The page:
Instantaneous color holography system for sensing fluorescence and white light

July 22, 2020


The National Institute of Information and Communications Technology (NICT), the Japan Science and Technology Agency (JST), Toin University of Yokohama, and Chiba University have succeeded in developing a color-multiplexed holography system by which 3D information of objects illuminated by a white-light lamp and self-luminous specimens are recorded as a single multicolor hologram by a specially designed and developed monochrome image sensor. Single-shot color-multiplexed fluorescence holographic microscopy is realized by exploiting digital holography and computational coherent superposition (CCS), with the latter having been proposed by NICT. The developed microscope acquires the color 3D information of self-luminous objects with a single-shot exposure and no color filter array. The developed system does not need a laser light source and has the capability to conduct multicolor 3D motion-picture sensing of biological samples and moving objects at video rate. Further development will be conducted toward multicolor 3D microscopy of extremely weak light such as autofluorescence light and nonlinear light.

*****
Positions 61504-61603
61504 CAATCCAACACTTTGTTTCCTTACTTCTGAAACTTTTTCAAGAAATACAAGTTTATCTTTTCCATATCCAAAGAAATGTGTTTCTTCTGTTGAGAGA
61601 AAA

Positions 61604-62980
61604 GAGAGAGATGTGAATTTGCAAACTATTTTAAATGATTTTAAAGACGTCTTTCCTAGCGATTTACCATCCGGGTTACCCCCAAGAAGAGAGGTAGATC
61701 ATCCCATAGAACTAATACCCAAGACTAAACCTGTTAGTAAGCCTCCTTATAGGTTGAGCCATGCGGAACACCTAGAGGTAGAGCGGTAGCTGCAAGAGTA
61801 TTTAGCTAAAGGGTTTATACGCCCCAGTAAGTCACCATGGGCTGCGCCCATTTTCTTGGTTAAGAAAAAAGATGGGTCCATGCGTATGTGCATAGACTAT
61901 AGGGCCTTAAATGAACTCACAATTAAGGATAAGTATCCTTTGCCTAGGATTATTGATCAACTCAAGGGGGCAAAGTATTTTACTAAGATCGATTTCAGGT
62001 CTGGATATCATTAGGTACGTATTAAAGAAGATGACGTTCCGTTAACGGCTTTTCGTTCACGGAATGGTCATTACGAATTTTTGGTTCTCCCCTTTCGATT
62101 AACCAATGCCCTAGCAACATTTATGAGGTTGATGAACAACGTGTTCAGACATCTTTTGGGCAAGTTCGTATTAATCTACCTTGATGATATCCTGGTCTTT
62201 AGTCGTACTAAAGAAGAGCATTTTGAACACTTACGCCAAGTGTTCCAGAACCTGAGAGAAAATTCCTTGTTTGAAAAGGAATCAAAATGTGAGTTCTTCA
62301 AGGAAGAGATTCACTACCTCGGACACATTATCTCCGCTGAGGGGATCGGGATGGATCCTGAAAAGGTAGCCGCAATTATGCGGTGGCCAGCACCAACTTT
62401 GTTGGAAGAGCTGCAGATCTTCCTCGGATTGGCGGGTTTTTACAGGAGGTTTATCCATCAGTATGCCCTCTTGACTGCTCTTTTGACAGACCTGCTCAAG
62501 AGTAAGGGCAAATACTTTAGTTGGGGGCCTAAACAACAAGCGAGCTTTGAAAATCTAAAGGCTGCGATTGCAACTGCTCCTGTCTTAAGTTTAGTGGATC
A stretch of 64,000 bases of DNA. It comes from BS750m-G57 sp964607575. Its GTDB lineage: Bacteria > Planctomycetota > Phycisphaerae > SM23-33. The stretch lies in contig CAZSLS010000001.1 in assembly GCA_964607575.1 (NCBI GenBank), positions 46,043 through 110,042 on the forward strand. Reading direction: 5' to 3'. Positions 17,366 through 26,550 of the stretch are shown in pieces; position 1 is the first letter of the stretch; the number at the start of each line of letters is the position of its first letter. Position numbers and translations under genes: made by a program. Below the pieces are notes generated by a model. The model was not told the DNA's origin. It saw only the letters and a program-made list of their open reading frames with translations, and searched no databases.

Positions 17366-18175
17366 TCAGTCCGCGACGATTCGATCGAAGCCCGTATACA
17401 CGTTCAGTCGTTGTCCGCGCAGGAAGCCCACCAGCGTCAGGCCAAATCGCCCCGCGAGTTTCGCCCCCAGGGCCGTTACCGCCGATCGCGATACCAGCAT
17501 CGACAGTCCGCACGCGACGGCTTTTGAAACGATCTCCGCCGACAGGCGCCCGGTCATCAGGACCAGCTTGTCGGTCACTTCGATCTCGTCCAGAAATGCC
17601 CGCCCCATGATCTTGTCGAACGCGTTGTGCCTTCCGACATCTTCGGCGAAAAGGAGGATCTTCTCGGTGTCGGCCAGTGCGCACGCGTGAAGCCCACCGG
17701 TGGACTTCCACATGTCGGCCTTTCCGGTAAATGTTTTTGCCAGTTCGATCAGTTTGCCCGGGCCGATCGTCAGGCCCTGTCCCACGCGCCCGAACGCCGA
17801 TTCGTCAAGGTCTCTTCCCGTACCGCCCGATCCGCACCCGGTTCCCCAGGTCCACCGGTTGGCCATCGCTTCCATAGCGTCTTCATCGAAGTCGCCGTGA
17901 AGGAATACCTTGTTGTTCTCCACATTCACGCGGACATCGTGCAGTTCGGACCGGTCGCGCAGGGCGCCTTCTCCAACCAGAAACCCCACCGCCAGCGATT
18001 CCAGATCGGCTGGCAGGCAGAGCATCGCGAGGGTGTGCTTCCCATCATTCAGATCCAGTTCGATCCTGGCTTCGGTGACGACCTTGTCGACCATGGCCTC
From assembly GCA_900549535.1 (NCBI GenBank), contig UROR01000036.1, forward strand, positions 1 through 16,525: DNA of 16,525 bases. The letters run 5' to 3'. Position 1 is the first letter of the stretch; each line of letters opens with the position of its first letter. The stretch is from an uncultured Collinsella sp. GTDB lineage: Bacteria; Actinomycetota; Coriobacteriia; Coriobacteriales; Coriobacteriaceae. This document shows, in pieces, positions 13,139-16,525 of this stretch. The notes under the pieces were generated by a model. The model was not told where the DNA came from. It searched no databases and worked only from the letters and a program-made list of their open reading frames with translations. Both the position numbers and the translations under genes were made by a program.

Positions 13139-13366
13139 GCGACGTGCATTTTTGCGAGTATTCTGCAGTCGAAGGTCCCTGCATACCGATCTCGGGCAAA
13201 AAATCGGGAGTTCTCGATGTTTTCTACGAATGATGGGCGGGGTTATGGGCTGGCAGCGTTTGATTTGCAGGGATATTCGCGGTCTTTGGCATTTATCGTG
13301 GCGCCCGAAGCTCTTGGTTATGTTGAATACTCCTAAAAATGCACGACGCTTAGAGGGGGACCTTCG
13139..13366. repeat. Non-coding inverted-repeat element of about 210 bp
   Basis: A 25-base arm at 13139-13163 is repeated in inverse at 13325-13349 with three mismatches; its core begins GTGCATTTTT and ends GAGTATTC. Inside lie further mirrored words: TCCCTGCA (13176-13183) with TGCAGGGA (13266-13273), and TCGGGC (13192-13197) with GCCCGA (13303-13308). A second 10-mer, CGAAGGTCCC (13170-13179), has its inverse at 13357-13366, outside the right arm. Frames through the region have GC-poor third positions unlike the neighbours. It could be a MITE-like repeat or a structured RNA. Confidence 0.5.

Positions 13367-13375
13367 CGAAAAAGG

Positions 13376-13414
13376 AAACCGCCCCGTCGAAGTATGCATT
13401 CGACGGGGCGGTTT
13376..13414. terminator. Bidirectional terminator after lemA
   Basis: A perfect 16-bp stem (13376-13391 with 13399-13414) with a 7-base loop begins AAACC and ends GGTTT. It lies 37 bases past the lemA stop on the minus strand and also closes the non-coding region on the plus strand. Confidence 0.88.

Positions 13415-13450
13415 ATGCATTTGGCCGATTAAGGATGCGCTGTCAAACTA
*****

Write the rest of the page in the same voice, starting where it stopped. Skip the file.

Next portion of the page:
This achievement was published in Applied Physics Letters as an open-access paper on July 22, 2020.


Simultaneous color 3D sensing of multiple self-luminous objects was demonstrated by recording a single color-multiplexed hologram of fluorescence light. Multicolor 3D imaging with a white-light lamp was also demonstrated with a single-hologram recording. CCS, which is a holographic multiplexing technique, was exploited to record a color-multiplexed hologram on a monochrome image sensor without any color filter. Only a single-shot exposure is required to conduct color fluorescence holographic 3D sensing using the developed system. The number of exposures required to acquire the information is less than 1/250 of that required for a conventional color-multiplexed fluorescence holographic microscope.

The developed system will be useful for applications to high-speed multicolor holographic 3D motion-picture microscopy for spatially and temporally incoherent light and multicolor holographic 3D image sensing of ultimately weak light such as autofluorescence light, nonlinear light including spontaneous Raman scattering light, chemically activated light, and natural light.

Future prospects

National Institute of Information and Communications Technology (NICT)

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